Grow Finance to introduce asset-based lending for SMEs

New managing partner leads innovative product offer

Grow Finance to introduce asset-based lending for SMEs

Grow Finance has appointed a highly experienced industry innovator to its strategic leadership team to help it achieve the aim of being the non-bank for small business.

Andrew Speers (pictured) has joined Grow Finance’s strategic leadership team as managing partner of structured finance and payments. He will be launching new client lending solutions, such as asset-based lending, enabling SMEs to access cashflow “trapped” in trade receivables and inventory.

Speers has more than 20 years of experience working in banking and finance roles in Australia and overseas, ranging from product development to innovation, operations and running sales and distribution teams. He has worked at CBA, the Royal Bank of Scotland and HSBC.

Speaking to MPA, Speers said he had a very good understanding of how banking and finance worked in different markets.

“I think that’s a real benefit in what Grow Finance wants me to do in my role as the managing partner of structured finance and payments,” Speers said.

“It’s bringing best practice from around the world into the Australian small business community and setting up the next generation of products to help Grow maintain that incredible trajectory that it’s had recently with being named the AFR fastest growing company.”

Speers said the key to that was making sure the lender had the right products and services to fulfil the needs of its customers and this was the reason he had come on board.

He said he was attracted to the role because he wanted to work with visionary Grow Finance co-CEOs David Verschoor and Greg Woszczalski and learn from them.

“They’ve done an incredible job in a very short period of time. They have a very clear vision around wanting to be the non-bank for business and creating a diversified set of products and financial services to Australian small businesses – that’s the lifeblood of Australia,” Speers said.

Australia was a small business economy and Speers said he was passionate about wanting to help that community access working capital.

“We want to help businesses fund their business assets and use their business assets security,” he said.

Read more: Commercial and asset finance lending posts record volumes

Speers explained his new role by referring to small business customers that had sought Grow Finance’s help recently.

“We’ve had customers come to us a lot asking how they can manage their working capital – supply chains are shifting, cost of goods are rising, so how do we make sure that we’ve got enough in our warehouses to manage our working capital,” he said.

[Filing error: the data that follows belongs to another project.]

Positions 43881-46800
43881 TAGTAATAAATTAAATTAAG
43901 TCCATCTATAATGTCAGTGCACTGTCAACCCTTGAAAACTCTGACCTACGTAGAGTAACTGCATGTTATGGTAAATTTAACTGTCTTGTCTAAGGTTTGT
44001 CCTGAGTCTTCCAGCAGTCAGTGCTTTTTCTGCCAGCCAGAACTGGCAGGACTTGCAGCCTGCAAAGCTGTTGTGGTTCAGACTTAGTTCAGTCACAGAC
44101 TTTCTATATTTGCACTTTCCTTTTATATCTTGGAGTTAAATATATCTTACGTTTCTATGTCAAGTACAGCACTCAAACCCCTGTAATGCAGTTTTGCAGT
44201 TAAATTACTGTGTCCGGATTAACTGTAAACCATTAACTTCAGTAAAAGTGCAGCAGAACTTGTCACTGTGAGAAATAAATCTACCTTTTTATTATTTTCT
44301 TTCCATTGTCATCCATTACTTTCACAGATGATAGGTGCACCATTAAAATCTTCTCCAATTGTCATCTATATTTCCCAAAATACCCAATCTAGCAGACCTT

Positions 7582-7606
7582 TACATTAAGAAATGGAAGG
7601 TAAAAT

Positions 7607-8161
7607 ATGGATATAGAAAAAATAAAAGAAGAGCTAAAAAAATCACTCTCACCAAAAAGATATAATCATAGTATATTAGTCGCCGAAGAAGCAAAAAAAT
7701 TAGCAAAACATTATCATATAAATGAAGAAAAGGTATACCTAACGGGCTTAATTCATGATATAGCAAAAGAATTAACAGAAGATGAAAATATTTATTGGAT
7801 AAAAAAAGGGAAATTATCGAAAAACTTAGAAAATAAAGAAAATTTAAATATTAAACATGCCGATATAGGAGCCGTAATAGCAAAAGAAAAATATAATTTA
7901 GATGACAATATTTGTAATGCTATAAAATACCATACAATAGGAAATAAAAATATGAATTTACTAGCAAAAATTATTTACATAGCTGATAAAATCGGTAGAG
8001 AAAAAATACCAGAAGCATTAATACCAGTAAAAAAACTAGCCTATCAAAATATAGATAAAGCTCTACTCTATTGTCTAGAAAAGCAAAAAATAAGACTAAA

Speers said asset-based lending involved sizing and securing loans against inventory in the warehouse or trade receivables – the assets could also include plant and equipment and commercial real estate. One recent example was a supplier of medical equipment, such as RATs tests and face masks.

“That inventory and that trade credit sale on terms is a use of cash within your business, so let’s find a way to give you some liquidity against those assets because that inventory is going to turn into an invoice, that invoice is going to turn into a cash receipt,” he added. “So that’s a pretty good source of security.”

Grow Finance would then determine the customer’s inventory and how much it was willing to lend against that and lend against the trade receivable.

“We ask our customers every seven days, every 30 days, just to tell us how much inventory and trade receivables you have,” he said. “We reset the amount of borrowing based on how much they’ve got in their warehouse, how much they’ve recently sold and we give them available cash flow.”

Speers said it was like a floating overdraft secured against inventory and receivables and it was very flexible because it helps a business “move up and down”.

“If they need to go and buy more stock because they can only get a shipment once a quarter instead of once a month because of supply chain disruptions, we can help them do that,” Speers added.

Read more: Government extends SME loan scheme

Asset-banking lending was a foundational product in the US, an emerging product in the UK and Europe and Grow Finance was in the process of launching the product in Australia soon.

Australian banks had been pretty lazy, said Speers, by typically providing SMEs funding secured against the home.

“What we do is try and break the cycle - asset prices and houses are increasing so there’s a lot of new entrepreneurs that don’t have access to that level of security for their businesses,” he said.

Speers said while banks offered invoice finance and trade finance, asset-based lending brought it all together, provided flexibility and avoided the need to have “14 different products just to get working capital”.

While other companies provided asset-based lending for big business, Speers said Grow Finance was offering it in a unique way to SMEs and its proposition would be market-leading.

He said brokers had an important role to play as finance experts who can advise their customers about Grow Finance’s short-term working capital solutions to help them deal with rising prices, higher interest rates and supply chain problems.

Verschoor said Grow Finance would become the “non-bank of choice” for businesses borrowing up to $5 million.

“Andrew and his team will be instrumental in evolving our working capital division, with a focus on achieving scale via new generation product development and extended distribution via the broker network,” said Verschoor.

“Andrew is an industry innovator and has a long track record in delivering change and product developments,” Woszczalski said.

Grow Finance was recently named the number one Australian high-growth company for Asia-Pacific by the Financial Times.